According to one aspect of the invention, the WLL will automatically maintain tracking of the laser center wavelength to the peak of the optical filter. However, in some cases, it may not be desirable to enable laser alignment to the filter peak, e.g., in an optical attenuator. Thus, as shown in the embodiment depicted in FIG. 8, there is provided an optional external tuning circuit herein referred to as a wavelength shifter device 51, that receives the error signal and varies or offsets it so that the laser center wavelength may be shifted or offset in a predetermined manner according to a particular network application. That is, the wavelength shifter 51 allows some external input, e.g., a manual control element such as a knob, to introduce an arbitrary, fixed offset between the laser center wavelength and the filter peak.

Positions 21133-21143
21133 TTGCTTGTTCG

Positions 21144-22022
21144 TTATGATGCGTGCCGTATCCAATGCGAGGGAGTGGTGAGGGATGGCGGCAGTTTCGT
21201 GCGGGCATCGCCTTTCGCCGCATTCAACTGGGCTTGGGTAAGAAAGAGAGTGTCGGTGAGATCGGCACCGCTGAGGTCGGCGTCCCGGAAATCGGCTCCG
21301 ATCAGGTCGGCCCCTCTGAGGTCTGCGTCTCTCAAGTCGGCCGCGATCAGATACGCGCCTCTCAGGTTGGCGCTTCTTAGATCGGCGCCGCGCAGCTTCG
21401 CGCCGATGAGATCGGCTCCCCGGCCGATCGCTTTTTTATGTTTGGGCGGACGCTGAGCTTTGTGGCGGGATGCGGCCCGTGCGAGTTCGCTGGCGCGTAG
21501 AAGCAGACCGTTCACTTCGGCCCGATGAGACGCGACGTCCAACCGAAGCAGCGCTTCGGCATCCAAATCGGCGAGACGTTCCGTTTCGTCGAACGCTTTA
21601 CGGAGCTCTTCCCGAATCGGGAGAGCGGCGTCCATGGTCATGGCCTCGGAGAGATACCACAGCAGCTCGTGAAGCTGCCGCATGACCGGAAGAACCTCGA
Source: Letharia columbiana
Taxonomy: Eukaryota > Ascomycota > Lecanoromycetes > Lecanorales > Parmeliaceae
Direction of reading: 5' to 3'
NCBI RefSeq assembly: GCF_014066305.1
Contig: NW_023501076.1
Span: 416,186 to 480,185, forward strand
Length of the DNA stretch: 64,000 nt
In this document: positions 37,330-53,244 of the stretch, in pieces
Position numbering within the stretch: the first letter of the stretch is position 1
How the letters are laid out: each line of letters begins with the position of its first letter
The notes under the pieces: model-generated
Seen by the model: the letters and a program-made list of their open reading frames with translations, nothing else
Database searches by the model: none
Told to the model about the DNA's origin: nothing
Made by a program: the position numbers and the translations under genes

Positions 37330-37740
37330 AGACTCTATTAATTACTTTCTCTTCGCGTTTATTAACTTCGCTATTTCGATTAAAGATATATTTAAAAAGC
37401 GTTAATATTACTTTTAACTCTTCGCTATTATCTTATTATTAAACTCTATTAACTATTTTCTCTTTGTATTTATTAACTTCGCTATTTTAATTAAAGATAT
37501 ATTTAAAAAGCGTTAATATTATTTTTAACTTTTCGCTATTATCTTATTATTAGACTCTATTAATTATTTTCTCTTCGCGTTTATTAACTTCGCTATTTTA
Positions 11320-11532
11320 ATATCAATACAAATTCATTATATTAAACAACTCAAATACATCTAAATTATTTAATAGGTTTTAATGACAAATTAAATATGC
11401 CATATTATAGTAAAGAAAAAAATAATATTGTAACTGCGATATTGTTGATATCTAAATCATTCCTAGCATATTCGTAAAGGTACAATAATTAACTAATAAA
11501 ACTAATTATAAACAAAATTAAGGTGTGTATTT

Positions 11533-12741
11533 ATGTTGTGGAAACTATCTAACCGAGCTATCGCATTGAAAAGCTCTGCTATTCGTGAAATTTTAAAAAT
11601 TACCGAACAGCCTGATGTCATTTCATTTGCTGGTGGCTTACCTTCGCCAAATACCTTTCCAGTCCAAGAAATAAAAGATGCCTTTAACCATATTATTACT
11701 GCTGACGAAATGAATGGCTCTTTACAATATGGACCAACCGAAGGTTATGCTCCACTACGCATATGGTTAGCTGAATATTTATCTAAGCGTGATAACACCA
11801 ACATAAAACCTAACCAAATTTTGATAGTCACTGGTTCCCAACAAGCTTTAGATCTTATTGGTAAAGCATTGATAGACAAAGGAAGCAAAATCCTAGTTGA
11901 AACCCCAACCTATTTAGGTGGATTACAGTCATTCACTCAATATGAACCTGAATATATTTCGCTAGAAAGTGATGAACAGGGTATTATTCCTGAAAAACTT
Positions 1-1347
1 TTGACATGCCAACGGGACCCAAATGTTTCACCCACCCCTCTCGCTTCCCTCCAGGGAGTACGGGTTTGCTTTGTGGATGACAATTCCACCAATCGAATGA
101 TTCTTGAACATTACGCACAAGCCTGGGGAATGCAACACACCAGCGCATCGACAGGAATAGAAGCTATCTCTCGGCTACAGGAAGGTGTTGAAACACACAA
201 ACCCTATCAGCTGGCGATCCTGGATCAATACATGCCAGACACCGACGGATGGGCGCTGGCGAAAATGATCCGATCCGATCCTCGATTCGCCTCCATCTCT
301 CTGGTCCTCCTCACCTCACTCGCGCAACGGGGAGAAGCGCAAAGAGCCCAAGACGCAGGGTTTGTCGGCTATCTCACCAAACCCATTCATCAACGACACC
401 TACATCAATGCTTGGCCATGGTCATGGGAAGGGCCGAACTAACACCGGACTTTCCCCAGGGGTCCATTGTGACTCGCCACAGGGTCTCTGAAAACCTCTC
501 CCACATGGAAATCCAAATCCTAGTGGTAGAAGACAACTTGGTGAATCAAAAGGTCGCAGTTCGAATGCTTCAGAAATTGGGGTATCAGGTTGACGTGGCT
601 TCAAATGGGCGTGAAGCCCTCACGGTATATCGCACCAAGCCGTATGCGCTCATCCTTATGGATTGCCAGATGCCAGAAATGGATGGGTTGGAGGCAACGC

A generalized description of how dithering is implemented for providing a WLL in the present invention is now provided in view of FIG. 7. As shown in FIG. 7, the sinusoidal dither generator (harmonic oscillator) 22 produces a dither signal 27 which causes the laser center wavelength to oscillate with a small amplitude about its nominal position. After passing thru the optical bandpass filter, the laser wavelength variation is converted into intensity variation which is detected by the photodetector circuit 30 (e.g., photodiode). The servo loop feeds back the photodiode output signal, S, and takes a vector cross product with the original sinusoidal dither, I. The cross product result is averaged (integrated) over a time period T by 48 and may be sampled and digitized to produce the equivalent of an error detect signal, R, which is bipolar and proportional to the amount by which the laser center wavelength and filter center wavelength are misaligned. Optionally, the signals may be normalized to account for variations in the laser power output from the filter. Optionally, an external tuning circuit 51 may be implemented to receive the error signal and enable the laser center wavelength offset to vary to an arbitrary value. Finally, the error signal R is fed back to be used by the UV write source laser wavelength control 14 to adjust the laser center wavelength in the proper direction to better align with the filter center wavelength.